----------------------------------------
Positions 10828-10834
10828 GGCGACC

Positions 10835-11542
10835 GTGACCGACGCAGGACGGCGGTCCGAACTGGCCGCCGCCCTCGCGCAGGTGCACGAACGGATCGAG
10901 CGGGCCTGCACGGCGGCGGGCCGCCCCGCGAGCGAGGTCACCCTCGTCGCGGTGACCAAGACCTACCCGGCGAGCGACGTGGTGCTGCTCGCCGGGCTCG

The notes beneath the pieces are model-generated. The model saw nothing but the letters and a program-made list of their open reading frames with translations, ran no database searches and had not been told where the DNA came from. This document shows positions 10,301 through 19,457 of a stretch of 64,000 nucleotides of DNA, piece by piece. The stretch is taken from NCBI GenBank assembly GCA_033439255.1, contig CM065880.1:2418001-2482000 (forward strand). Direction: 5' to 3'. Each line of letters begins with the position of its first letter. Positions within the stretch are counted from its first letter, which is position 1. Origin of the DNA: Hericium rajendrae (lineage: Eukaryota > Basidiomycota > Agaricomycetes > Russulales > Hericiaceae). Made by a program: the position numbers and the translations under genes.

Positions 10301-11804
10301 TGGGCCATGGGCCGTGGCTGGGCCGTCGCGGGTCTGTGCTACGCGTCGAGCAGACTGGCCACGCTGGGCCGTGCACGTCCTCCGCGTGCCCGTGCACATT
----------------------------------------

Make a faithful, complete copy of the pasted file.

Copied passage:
Positions 10828-10834
10828 GGCGACC

Positions 10835-11542
10835 GTGACCGACGCAGGACGGCGGTCCGAACTGGCCGCCGCCCTCGCGCAGGTGCACGAACGGATCGAG
10901 CGGGCCTGCACGGCGGCGGGCCGCCCCGCGAGCGAGGTCACCCTCGTCGCGGTGACCAAGACCTACCCGGCGAGCGACGTGGTGCTGCTCGCCGGGCTCG

The notes beneath the pieces are model-generated. The model saw nothing but the letters and a program-made list of their open reading frames with translations, ran no database searches and had not been told where the DNA came from. This document shows positions 10,301 through 19,457 of a stretch of 64,000 nucleotides of DNA, piece by piece. The stretch is taken from NCBI GenBank assembly GCA_033439255.1, contig CM065880.1:2418001-2482000 (forward strand). Direction: 5' to 3'. Each line of letters begins with the position of its first letter. Positions within the stretch are counted from its first letter, which is position 1. Origin of the DNA: Hericium rajendrae (lineage: Eukaryota > Basidiomycota > Agaricomycetes > Russulales > Hericiaceae). Made by a program: the position numbers and the translations under genes.

Positions 10301-11804
10301 TGGGCCATGGGCCGTGGCTGGGCCGTCGCGGGTCTGTGCTACGCGTCGAGCAGACTGGCCACGCTGGGCCGTGCACGTCCTCCGCGTGCCCGTGCACATT